October 15, 2012

Of Maya and Madmen

Poster for The Mad Ghoul (1943)
Now Playing: The Mad Ghoul (1943)

Pros: One of George Zucco's better villainous performances; An interesting, varied cast
Cons: A mundane monster; Slow pacing and little suspense

How about them Mayans? (Or rather, how about them Maya people?) More than a thousand years after the collapse of their civilization, they're back in the news with that damned calendar of theirs. If there's anything to this end-of-the-world stuff, then life as we know it (and more importantly, this blog) only has a couple more months left-- until December 21st to be exact. Let's hope there's nothing to it, because I want to reach 500 Facebook friends before I die.

It's a damned shame that a civilization that made so many tremendous advances in architecture, mathematics and astronomy is today known only for that stupid calendar and their bloody human sacrifices (thanks a lot Mel Gibson!).  At least this calendar business has led to a greater understanding of our own culture, namely, that so-called educational television like the Discovery channel will pander to the lowest common denominator to sell eyeballs to advertisers. That is good to know. (Maybe, just maybe, the most important issue this election season really is about saving PBS from the chopping block-- I know Big Bird wouldn't try to sell me an apocalyptic bill of goods about the Mayan calendar!)

A slide from Prof. Morris' lecture on Mayan poison gas
A Mayan high priest administers poison gas to a group of
"forty-seven-percenters" who didn't pay any income tax.
So, what then does all this have to do with The Mad Ghoul? Simply this: the film's resident mad scientist, Dr. Alfred Morris (George Zucco), offers an intriguing alternative hypothesis about why the Maya cut the still-beating hearts out of their sacrificial victims… and it's a doozy. The film starts with a very average-looking (for the 1940s) group of college students listening with rapt attention to a not-so-average chemistry lecture delivered by Prof. Morris. Morris shows the class a slide of an ancient Mayan rendering of a masked priest blowing something at a group of peasants, who appear to be writhing on the ground. Morris explains that, according to his research, the Maya discovered a form of poisonous gas that, rather than killing outright, brought "death in life, or if you prefer, life in death!" He also promises to reveal a connection between the poison gas and the elaborate surgical removal of the heart in Mayan ritual sacrifices… next semester (the professor seems to have learned a lot from the cliffhanger serials of the '40s).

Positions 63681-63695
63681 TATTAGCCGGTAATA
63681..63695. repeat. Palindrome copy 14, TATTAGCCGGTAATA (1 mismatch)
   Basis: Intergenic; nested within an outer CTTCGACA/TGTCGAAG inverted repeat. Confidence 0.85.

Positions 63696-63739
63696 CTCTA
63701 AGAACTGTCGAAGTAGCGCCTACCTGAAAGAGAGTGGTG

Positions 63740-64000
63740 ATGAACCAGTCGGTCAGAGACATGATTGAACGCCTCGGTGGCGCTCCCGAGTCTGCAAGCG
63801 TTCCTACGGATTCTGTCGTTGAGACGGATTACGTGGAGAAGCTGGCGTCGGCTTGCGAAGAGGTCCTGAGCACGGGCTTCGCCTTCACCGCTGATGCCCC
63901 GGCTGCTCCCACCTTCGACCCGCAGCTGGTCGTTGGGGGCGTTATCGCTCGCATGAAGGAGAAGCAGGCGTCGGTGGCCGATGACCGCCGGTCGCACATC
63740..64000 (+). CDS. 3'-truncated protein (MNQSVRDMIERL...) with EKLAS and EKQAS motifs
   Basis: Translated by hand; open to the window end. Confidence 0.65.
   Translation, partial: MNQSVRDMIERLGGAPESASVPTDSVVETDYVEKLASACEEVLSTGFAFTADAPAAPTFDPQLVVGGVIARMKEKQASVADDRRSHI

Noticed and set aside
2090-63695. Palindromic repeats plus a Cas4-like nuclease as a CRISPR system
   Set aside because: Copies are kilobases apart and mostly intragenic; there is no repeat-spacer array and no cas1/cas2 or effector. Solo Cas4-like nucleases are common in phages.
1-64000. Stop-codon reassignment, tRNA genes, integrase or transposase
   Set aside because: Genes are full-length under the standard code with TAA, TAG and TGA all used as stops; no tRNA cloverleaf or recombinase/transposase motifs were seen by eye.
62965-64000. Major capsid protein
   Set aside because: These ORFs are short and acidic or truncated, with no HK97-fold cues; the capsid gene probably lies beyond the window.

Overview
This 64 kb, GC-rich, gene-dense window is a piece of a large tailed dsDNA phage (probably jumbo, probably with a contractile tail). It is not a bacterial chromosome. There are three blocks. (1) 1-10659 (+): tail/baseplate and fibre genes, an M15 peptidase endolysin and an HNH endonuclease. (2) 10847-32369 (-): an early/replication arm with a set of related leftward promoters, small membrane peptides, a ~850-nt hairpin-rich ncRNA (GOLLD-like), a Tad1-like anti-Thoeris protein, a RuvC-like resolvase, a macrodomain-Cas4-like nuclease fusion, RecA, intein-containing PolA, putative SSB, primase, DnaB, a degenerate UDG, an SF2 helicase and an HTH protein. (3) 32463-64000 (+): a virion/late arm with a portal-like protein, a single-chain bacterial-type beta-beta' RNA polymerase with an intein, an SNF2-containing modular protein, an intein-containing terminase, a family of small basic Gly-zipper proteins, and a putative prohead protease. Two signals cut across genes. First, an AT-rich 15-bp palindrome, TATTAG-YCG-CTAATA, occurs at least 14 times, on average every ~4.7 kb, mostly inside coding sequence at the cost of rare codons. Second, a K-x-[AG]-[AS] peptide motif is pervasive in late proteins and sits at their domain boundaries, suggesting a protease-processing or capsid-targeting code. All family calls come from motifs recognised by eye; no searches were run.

After class, he tells star medical student Ted Allison (David Bruce) that he's much farther along in his research than he confided to the class-- that he's discovered how to synthesize the Mayan poison gas, but there's more work to be done before he can make his findings public. Ted eagerly agrees to assist him with his experiments over the summer holiday. Pretty soon, we know why Ted was recruited from among all the other eager-beaver students to assist the great chemistry professor-- he knows his way around a scalpel, a very good skill to have if you're going to be cutting the heart out of assorted living things.

Morris shows Ted a Capuchin monkey that has all the appearances of being dead. When Ted examines him with a stethoscope, he's amazed to discover that the little beast shows vital signs -- outwardly dead, but somehow alive. Morris reveals that the Maya had discovered an antidote for their "death in life" gas by combining the contents of a "fresh" heart from the recently dead with certain herbs and administering the serum to the gassed victim. "I have the herbs… and there's the heart," Morris states coldly, pointing to another cute little monkey in a cage. Ted looks doubtful, but goes ahead with the cardiectomy like a good trooper. Later, as Morris injects the antidote into the first monkey, we get to the blackened heart and soul of all B movie mad scientists:
Ted: I can't help feeling a sense of evil in all this…
Morris: Moral concepts! I am a scientist! To me there is no good or evil, only true or false. I work with one, discard the other.
Prof. Morris (George Zucco) makes a play for Isabel (Evelyn Ankers)
The randy old professor (George Zucco) is ready to teach